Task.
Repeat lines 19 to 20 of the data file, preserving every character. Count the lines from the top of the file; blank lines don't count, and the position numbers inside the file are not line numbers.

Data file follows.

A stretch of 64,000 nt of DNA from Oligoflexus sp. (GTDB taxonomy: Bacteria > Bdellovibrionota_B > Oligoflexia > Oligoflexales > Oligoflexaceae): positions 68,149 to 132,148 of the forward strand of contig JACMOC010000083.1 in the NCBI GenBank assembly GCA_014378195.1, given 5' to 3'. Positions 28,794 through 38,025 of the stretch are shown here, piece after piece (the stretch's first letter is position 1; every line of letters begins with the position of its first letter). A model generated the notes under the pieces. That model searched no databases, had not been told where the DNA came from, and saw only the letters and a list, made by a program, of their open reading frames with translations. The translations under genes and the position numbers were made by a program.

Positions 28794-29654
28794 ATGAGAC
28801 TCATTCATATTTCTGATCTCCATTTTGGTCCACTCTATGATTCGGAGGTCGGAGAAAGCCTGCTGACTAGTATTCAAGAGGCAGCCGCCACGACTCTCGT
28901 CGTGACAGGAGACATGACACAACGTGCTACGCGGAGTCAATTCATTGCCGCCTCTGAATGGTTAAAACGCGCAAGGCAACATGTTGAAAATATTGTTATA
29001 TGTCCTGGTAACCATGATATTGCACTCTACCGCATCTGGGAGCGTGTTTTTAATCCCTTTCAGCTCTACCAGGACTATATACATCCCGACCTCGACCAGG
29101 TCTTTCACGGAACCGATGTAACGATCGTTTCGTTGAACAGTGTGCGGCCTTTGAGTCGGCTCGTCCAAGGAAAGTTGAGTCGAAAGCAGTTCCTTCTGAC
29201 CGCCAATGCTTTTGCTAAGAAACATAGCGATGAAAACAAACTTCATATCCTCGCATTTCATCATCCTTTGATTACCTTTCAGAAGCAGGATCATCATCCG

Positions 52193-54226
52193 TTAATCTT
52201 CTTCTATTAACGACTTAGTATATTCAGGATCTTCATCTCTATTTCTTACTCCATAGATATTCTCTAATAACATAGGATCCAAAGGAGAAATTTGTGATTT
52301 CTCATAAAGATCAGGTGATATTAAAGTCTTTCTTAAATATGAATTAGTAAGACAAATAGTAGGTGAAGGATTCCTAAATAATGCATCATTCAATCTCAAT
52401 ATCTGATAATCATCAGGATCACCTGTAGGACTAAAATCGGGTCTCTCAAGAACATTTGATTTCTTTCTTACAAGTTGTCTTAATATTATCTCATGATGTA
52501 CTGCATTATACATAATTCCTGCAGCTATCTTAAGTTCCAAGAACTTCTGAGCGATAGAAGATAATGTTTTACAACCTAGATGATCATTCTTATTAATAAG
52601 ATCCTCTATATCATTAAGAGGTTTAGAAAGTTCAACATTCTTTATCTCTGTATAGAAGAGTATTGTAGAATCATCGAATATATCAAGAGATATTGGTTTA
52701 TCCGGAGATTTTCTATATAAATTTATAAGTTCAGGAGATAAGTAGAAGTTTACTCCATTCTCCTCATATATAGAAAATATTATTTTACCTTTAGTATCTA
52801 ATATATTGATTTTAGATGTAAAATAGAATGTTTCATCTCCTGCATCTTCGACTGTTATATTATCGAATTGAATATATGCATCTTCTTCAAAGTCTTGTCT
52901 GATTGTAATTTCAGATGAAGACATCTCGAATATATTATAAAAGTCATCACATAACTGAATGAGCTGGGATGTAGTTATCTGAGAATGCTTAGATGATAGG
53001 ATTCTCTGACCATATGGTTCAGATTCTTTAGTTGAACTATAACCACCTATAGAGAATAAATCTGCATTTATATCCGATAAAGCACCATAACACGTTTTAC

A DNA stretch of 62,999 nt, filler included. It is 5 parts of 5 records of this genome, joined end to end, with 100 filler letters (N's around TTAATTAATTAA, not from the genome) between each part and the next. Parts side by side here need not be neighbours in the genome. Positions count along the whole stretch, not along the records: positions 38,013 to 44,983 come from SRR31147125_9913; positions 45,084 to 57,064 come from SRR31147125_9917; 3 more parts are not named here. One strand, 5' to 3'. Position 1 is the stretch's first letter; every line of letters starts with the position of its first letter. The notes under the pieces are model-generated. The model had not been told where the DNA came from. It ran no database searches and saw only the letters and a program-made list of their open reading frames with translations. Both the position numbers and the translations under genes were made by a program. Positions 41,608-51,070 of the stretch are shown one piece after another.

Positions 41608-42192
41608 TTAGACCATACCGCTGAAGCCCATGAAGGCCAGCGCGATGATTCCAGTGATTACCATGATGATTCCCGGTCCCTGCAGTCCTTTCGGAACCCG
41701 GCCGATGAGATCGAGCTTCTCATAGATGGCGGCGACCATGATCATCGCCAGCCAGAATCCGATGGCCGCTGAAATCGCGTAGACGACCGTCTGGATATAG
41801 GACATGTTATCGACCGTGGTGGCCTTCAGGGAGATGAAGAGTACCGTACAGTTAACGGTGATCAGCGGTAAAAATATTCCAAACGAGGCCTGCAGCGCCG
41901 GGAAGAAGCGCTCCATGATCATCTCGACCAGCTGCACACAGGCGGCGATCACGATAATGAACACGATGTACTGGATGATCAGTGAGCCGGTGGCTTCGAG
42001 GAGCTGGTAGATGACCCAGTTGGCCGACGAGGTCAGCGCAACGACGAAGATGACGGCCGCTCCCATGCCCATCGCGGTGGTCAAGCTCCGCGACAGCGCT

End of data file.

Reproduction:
53001 ATTCTCTGACCATATGGTTCAGATTCTTTAGTTGAACTATAACCACCTATAGAGAATAAATCTGCATTTATATCCGATAAAGCACCATAACACGTTTTAC

A DNA stretch of 62,999 nt, filler included. It is 5 parts of 5 records of this genome, joined end to end, with 100 filler letters (N's around TTAATTAATTAA, not from the genome) between each part and the next. Parts side by side here need not be neighbours in the genome. Positions count along the whole stretch, not along the records: positions 38,013 to 44,983 come from SRR31147125_9913; positions 45,084 to 57,064 come from SRR31147125_9917; 3 more parts are not named here. One strand, 5' to 3'. Position 1 is the stretch's first letter; every line of letters starts with the position of its first letter. The notes under the pieces are model-generated. The model had not been told where the DNA came from. It ran no database searches and saw only the letters and a program-made list of their open reading frames with translations. Both the position numbers and the translations under genes were made by a program. Positions 41,608-51,070 of the stretch are shown one piece after another.